Пилот: [Уважаемые пассажиры! Добро пожаловать в аэропорт “Шерeметьево” города Москвы. Сегодня пятница, местное время 11:40 утра. Температура воздуха 12 градусов. Желаем Вам приятно провести время в столице. ]
Pilot: Uvazhaemye passazhiry! Dobro pozhalovat’ v aeroport “Sheremet’evo” goroda Moskvy. Segodnya pyatnitsa, mestnoe vremya odinnadtsat’ sorok utra. Temperatura vozduha dvenadtsar’ gradusov. Zhelaem Vam priyatno provesti vremya v stolitse.
Джон: [12 градусов. Прохладно.]
John: dvenadtsat’ gradusov, ptohladno.
Елена: [Да, у вас есть тёплые вещи?]
Elena: Da, u vas est’ tyoplye veshchi?
Джон: [Да, но боюсь, всё равно будет холодно. ]
John: Da, no boyus’, vsyo ravno budet holodno.

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RussianPod101.com
Monday at 6:30 pm
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Hello RussianPod101 listeners!

Do you know how to say all 7 days of the week in Russian?

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RussianPod101.com
Sunday at 6:48 pm
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Hi Marsha,


Thank you for the cute emoji!


We hope you liked the lesson!


Let us know if you have any questions.


Sincerely,

Cristiane

Team RussianPod101.com

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Рубен
Friday at 3:42 am
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Great! But I have a question: how I count градус? 12 is градуса или градусов?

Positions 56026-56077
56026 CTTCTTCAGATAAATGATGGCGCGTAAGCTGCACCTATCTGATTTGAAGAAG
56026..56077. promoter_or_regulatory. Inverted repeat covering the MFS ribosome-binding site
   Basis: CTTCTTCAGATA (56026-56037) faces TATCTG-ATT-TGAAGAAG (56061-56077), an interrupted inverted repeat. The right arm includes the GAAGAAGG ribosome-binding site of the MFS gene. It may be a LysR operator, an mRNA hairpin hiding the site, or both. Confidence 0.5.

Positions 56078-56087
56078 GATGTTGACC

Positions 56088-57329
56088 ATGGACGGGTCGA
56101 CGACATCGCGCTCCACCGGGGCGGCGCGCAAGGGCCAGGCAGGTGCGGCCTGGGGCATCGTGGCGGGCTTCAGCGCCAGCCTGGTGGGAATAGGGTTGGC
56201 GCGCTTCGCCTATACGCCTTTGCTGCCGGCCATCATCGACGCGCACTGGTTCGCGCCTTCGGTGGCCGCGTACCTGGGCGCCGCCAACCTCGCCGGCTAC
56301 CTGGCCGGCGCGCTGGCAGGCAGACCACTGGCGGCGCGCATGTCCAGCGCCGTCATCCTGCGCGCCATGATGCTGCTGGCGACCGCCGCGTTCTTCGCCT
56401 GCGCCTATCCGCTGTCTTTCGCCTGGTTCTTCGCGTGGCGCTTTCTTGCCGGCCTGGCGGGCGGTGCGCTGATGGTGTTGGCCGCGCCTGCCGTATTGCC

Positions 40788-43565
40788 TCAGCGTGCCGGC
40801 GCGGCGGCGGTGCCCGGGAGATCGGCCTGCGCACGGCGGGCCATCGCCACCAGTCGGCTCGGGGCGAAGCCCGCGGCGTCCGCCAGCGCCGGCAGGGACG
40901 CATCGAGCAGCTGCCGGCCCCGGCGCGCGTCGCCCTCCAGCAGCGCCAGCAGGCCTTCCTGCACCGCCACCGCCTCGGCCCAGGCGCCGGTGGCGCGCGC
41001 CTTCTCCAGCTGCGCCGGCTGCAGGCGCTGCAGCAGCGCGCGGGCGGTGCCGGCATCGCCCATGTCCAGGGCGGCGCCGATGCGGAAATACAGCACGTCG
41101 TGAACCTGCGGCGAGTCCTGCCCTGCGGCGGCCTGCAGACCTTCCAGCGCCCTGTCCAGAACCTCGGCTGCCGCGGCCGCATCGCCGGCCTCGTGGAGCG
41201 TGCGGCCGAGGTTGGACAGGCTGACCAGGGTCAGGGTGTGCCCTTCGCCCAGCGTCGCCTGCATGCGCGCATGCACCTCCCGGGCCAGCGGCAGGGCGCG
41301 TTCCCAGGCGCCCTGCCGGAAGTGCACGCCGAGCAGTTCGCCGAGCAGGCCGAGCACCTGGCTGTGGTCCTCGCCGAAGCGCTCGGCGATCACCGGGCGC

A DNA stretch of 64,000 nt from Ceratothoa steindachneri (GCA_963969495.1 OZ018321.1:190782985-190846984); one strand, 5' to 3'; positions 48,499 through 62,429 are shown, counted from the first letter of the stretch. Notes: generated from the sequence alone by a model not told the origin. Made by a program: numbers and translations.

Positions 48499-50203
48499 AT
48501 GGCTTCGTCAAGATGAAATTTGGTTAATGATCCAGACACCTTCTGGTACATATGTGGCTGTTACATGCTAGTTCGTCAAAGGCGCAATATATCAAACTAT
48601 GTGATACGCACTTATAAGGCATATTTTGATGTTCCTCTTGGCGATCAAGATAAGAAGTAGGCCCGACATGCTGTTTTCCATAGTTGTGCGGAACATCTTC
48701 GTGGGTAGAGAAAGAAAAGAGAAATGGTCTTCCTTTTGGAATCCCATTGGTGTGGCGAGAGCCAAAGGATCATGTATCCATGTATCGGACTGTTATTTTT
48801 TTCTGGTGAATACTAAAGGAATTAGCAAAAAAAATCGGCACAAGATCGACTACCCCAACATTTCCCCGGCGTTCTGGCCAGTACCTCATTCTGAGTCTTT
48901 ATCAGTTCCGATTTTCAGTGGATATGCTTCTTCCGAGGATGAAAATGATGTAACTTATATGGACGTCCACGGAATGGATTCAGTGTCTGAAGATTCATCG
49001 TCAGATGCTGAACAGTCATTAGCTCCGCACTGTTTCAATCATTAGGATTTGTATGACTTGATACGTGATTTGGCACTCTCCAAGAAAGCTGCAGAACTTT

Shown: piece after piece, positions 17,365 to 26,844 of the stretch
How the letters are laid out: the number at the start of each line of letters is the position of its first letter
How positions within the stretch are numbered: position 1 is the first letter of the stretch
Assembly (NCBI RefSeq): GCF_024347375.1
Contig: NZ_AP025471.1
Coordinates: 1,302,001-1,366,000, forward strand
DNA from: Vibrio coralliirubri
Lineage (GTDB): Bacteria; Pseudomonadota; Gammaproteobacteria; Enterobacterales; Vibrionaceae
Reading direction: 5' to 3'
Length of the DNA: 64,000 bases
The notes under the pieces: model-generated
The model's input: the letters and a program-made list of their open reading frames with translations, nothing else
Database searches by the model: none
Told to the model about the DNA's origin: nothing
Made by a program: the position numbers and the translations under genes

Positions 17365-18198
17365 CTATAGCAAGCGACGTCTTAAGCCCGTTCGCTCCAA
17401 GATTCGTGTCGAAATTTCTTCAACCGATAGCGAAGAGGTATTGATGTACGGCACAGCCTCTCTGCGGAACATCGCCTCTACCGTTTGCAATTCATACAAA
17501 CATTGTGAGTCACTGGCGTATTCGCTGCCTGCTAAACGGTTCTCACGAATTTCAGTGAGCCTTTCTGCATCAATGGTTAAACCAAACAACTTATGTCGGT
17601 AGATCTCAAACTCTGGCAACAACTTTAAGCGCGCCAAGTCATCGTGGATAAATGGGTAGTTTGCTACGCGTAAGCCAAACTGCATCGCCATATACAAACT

Thank you a lot!

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Marsha Novita
Friday at 12:15 am
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😄

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RussianPod101.com
Wednesday at 6:20 pm
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Hello Christiane,

Great that you found!

Please, let us know if this grammar is unclear for you. :smile:


Elena

Team RussianPod101.com

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Christiane
Wednesday at 5:05 am
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I found the answer in the grammar part!

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Christiane
Monday at 3:43 pm
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Hi!

I have a question:

Why in the following sentence "Мне нужно в город сегодня." is that "в город" and not "в городе" (в + Prepositional Case)? Thanks in advance for the answer!